Recently, several genome-wide association studies (GWASs) have led to the discovery of nine new loci of genetic susceptibility in Alzheimer's disease (AD). However, the landscape of the AD genetic susceptibility is far away to be complete and in addition to single-SNP (single-nucleotide polymorphism) analyses as performed in conventional GWAS, complementary strategies need to be applied to overcome limitations inherent to this type of approaches. We performed a genome-wide haplotype association (GWHA) study in the EADI1 study (n=2025 AD cases and 5328 controls) by applying a sliding-windows approach. After exclusion of loci already known to be involved in AD (APOE, BIN1 and CR1), 91 regions with suggestive haplotype effects were identified. In a second step, we attempted to replicate the best suggestive haplotype associations in the GERAD1 consortium (2820 AD cases and 6356 controls) and observed that 9 of them showed nominal association. In a third step, we tested relevant haplotype associations in a combined analysis of five additional case-control studies (5093 AD cases and 4061 controls). We consistently replicated the association of a haplotype within FRMD4A on Chr.10p13 in all the data set analyzed (OR: 1.68; 95% CI: (1.43-1.96); P=1.1 × 10 -10). We finally searched for association between SNPs within the FRMD4A locus and Aβ plasma concentrations in three independent non-demented populations (n=2579). We reported that polymorphisms were associated with plasma Aβ42/Aβ40 ratio (best signal, P=5.4 × 10 -7). In conclusion, combining both GWHA study and a conservative three-stage replication approach, we characterised FRMD4A as a new genetic risk factor of AD. © 2013 Macmillan Publishers Limited.


PubMed | Institute Genomique, Karolinska Institutet, University of Cagliari, Fondation Jean Dausset CEPH and 75 more.
Type: Journal Article | Journal: PloS one | Year: 2014

Alzheimers disease is a common debilitating dementia with known heritability, for which 20 late onset susceptibility loci have been identified, but more remain to be discovered. This study sought to identify new susceptibility genes, using an alternative gene-wide analytical approach which tests for patterns of association within genes, in the powerful genome-wide association dataset of the International Genomics of Alzheimers Project Consortium, comprising over 7 m genotypes from 25,580 Alzheimers cases and 48,466 controls.In addition to earlier reported genes, we detected genome-wide significant loci on chromosomes 8 (TP53INP1, p=1.410-6) and 14 (IGHV1-67 p=7.910-8) which indexed novel susceptibility loci.The additional genes identified in this study, have an array of functions previously implicated in Alzheimers disease, including aspects of energy metabolism, protein degradation and the immune system and add further weight to these pathways as potential therapeutic targets in Alzheimers disease.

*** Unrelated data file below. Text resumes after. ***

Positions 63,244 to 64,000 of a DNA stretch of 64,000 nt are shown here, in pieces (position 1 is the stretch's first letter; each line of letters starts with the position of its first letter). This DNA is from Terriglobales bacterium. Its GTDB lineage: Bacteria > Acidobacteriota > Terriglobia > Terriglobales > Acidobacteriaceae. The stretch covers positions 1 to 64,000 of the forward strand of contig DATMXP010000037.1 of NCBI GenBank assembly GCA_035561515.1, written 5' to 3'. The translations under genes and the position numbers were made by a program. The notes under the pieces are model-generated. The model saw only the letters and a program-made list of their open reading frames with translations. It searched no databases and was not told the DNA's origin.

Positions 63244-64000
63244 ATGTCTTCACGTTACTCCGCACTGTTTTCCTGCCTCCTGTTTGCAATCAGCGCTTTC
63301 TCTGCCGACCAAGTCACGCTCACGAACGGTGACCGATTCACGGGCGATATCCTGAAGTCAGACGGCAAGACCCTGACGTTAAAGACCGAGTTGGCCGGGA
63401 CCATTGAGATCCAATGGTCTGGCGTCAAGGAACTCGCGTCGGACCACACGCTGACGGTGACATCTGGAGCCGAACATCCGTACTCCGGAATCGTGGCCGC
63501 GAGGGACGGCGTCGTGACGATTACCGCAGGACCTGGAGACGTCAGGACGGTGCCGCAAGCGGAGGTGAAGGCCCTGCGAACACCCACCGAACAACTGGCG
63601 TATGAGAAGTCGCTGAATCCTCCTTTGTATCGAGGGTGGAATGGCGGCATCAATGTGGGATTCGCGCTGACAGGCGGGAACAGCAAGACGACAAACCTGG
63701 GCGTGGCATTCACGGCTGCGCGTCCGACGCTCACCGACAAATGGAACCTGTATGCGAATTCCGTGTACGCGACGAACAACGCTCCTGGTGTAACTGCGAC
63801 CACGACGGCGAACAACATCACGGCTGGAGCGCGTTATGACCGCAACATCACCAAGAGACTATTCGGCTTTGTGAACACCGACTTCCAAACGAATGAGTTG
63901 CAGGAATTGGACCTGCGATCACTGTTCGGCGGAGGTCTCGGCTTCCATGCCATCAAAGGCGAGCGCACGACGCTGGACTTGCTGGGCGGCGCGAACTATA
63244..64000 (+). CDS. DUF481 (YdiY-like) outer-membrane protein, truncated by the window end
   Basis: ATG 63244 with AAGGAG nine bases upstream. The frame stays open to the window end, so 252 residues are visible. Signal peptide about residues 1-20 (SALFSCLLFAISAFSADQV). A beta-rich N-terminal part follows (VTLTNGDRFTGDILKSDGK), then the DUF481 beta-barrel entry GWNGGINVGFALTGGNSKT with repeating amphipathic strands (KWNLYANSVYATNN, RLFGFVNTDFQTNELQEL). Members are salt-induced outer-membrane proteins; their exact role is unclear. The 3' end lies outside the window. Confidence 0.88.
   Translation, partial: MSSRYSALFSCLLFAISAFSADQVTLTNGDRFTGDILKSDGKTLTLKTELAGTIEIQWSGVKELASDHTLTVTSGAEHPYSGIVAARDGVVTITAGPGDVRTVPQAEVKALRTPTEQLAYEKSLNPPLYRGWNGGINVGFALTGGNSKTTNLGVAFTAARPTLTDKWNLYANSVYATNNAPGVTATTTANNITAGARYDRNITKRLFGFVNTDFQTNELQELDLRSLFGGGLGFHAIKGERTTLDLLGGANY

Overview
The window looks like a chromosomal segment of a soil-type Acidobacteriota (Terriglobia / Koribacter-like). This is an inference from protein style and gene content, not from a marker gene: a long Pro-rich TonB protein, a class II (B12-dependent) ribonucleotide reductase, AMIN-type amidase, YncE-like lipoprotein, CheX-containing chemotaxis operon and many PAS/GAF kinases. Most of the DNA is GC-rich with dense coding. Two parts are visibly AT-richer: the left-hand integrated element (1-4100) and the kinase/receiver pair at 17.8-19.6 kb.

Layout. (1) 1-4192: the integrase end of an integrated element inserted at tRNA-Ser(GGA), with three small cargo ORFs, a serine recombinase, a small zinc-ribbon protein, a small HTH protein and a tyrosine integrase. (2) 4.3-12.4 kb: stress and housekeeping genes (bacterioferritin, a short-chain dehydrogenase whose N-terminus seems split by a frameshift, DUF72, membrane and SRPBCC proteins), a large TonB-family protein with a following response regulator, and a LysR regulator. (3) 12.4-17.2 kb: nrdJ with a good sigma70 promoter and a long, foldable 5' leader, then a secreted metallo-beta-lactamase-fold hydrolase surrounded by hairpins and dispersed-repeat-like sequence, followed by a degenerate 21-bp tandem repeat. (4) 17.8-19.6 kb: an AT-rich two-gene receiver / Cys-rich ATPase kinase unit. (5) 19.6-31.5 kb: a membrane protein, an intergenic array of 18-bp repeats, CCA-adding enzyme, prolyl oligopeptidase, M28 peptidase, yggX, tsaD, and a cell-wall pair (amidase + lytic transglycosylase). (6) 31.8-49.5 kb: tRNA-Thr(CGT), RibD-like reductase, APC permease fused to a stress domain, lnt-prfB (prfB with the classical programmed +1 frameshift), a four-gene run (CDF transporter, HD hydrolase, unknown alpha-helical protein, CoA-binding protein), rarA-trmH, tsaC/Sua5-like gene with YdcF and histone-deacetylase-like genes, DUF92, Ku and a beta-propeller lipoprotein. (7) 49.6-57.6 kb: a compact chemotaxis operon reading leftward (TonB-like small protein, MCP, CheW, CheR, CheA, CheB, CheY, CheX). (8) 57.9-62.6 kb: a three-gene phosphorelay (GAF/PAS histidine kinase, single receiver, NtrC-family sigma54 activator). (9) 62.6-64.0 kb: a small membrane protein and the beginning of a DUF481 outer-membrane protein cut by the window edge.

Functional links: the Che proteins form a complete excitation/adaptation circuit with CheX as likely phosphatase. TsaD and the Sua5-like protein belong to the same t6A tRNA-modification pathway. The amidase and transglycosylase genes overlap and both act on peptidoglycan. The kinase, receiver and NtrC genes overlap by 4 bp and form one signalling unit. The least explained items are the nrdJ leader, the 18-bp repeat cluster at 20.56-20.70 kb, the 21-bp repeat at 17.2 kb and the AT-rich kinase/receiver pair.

PubMed | University of Rome Tor Vergata, Molecular Neurology Unit, University of Chieti Pescara, Clinical and Behavioral Neurology and Baylor College of Medicine
Type: Journal Article | Journal: Brain and behavior | Year: 2015

Deep brain gray matter (GM) structures are involved in several neurodegenerative disorders and are affected by aging. In this study, we investigated the potential relationship between levels of brain-derived neurotrophic factor (BDNF), a putative biomarker of age- and clinically relevant brain dysfunctions, and the presence of structural modifications that were evaluated by magnetic resonance imaging in six deep GM structures.Volume changes and diffusion tensor imaging (DTI) scalars were studied in the thalamus, putamen, hippocampus, caudate nucleus, amygdala and pallidum of a cohort of 120 healthy subjects. The cohort included young (18-39years old), adult (40-59 years old) and elderly (60-76 years old) subjects.No correlations were seen in the young and adult cohorts. In the elderly group, we observed reduced BDNF levels that correlated with increased DTI-based mean diffusivity occurring in the left hippocampus along with decreased normalized volume in the left amygdala.These findings suggest that, in elderly subjects, BDNF may exert regional and lateralized effects that allow the integrity of two strategic deep GM areas such as the hippocampus and the amygdala.